How to Finance Energy Efficiency Projects

    August 1, 2019

    Controller at Fairbanks Energy Services

    Financing energy efficiency projects is a part of every sustainability initiative. Once a facility is audited and Energy Conservation Opportunities (ECOs) are identified, every company must tackle the next question: how are we going to pay for it? There are more options for financing efficiency projects that lower energy use and carbon emissions than many commercial/industrial businesses realize. These are the typical ways to pay for energy efficiency projects:

     

    Utility incentive programs are stronger than ever

    No longer a secret source, utility incentive dollars have been paying for energy efficiency projects for over 40 years. Despite their longevity, utility incentives are still a driving factor for facility energy upgrades. Utilities across the country are committed to helping businesses lower their energy use – and they’re willing to help pay for it.

    In some of our home office markets, we’ve seen the following:

    • Boston: Massachusetts and the greater New England area have long reigned as leaders in energy conservation. Our local utilities and programs (Eversource, National Grid, MassSave) continue to incentivize commercial and industrial companies to ensure efficient operations.
    • Hartford: Connecticut has some of the most competitive utility incentives in the country right now. A small state, Connecticut nevertheless is demonstrating a strong commitment to lowered energy use through the quantity and availability of these incentives.

    Read more about utility incentives in  Connecticut

    • New York: Also a competitive location for utility incentives, New York will be supporting a sharp increase in projects over the next 10+ years due to New York City’s new carbon emissions climate act. Long Island in particular, and New Jersey, are also strong representatives of utility incentive programs designed to make energy efficiency projects possible for commercial/industrial companies in all types of industries (higher ed, healthcare, manufacturing, data center, etc.).
    • Chicago: While the cost of energy in the Midwest is one of the lowest in the country, Chicago announced this year an even lower cost per kWh for efficiency projects. This cost hadn’t changed in four years! This is undoubtedly the best time for efficiency projects in the Midwest – the programs have never been better for business.

    Nearly every utility in the country boasts energy efficiency incentive programs. Having the right contacts and understanding how to get the best possible programs (they’re often tiered based on efficiency gains) are important to qualifying for incentive dollars.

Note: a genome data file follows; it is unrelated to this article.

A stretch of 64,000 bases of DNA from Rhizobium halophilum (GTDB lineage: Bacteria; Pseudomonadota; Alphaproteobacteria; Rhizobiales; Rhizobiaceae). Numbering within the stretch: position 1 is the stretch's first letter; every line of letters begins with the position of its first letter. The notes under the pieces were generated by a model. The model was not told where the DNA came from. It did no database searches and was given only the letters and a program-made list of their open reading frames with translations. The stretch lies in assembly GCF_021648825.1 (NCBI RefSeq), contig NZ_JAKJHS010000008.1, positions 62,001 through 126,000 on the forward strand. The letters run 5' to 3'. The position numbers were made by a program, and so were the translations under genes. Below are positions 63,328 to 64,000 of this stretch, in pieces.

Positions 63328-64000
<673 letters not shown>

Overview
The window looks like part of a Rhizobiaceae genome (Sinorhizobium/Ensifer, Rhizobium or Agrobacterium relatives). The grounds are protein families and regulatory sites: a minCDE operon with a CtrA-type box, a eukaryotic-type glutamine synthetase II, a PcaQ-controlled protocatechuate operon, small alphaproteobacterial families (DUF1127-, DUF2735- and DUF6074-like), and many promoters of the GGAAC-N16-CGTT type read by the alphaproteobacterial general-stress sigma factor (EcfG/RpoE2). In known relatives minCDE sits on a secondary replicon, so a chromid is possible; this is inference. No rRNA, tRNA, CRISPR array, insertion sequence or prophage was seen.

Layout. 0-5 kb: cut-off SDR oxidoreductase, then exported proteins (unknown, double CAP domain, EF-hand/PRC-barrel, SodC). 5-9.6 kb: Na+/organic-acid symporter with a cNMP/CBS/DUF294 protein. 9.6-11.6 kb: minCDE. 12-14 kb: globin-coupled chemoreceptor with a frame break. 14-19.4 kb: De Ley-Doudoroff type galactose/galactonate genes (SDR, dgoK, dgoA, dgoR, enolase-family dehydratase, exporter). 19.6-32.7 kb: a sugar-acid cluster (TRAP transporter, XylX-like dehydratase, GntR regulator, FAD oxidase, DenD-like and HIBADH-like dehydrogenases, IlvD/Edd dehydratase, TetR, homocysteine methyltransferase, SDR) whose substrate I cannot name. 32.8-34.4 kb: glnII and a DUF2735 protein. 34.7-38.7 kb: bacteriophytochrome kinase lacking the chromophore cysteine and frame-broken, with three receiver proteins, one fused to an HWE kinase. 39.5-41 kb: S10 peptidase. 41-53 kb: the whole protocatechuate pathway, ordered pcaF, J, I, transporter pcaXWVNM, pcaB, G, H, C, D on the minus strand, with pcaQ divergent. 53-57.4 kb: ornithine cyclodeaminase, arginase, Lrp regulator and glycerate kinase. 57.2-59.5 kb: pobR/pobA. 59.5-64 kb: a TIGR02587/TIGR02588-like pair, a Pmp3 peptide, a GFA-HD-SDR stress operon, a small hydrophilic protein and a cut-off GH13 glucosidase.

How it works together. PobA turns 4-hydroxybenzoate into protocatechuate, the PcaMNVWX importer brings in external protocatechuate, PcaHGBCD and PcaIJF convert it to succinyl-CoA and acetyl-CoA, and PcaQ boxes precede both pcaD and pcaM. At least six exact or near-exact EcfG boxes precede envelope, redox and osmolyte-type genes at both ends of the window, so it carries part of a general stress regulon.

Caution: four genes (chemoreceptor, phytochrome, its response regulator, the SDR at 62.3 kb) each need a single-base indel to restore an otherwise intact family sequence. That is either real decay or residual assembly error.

C-PACE financing is an option, but it’s a tricky one

    C-PACE (Commercial Property Assessed Clean Energy) programs allow property owners to finance efficiency projects on the property itself rather than tying the financing to an individual or company. Authorized state by state, C-PACE may be financed by private or public funds at the local, multi-jurisdictional or statewide levels.

    However, because this type of financing is tied to a property vs an individual, it’s sometimes not the right choice for the efficiency projects we develop. As of October 2017, PACE Nation market data reported $493 million in cumulative C-PACE financing and 1,000+ commercial projects successfully completed, but in our experience, this option is usually best for municipal clients or special circumstances.

     

    Private financing opportunities for energy efficiency upgrades

    As with so many things in business: you have to know the right people. There are many different providers available for energy project financing but it’s important to have connections to know which one is the right partner for you. Energy engineering companies should have their own roster of preferred partners that have proven success financing projects for other customers. Financing partners help demonstrate that loan or lease payments can be less than annual savings from an efficiency project, so that the company achieves positive cashflow. We wrote more about how this works in this piece, “Cash Flow Positive.” With proper financing in the forms of loans, service contracts or lease agreements, companies can meet their EBITDA savings goals while minimizing an impact to cash flow.

    Fairbanks Energy Services completes hundreds of projects per year, helping clients understand payback period and ROI on every upgrade. Energy efficiency projects end up paying for themselves, but until you get there, we’ll uncover every financing opportunity available to help bridge the gap.

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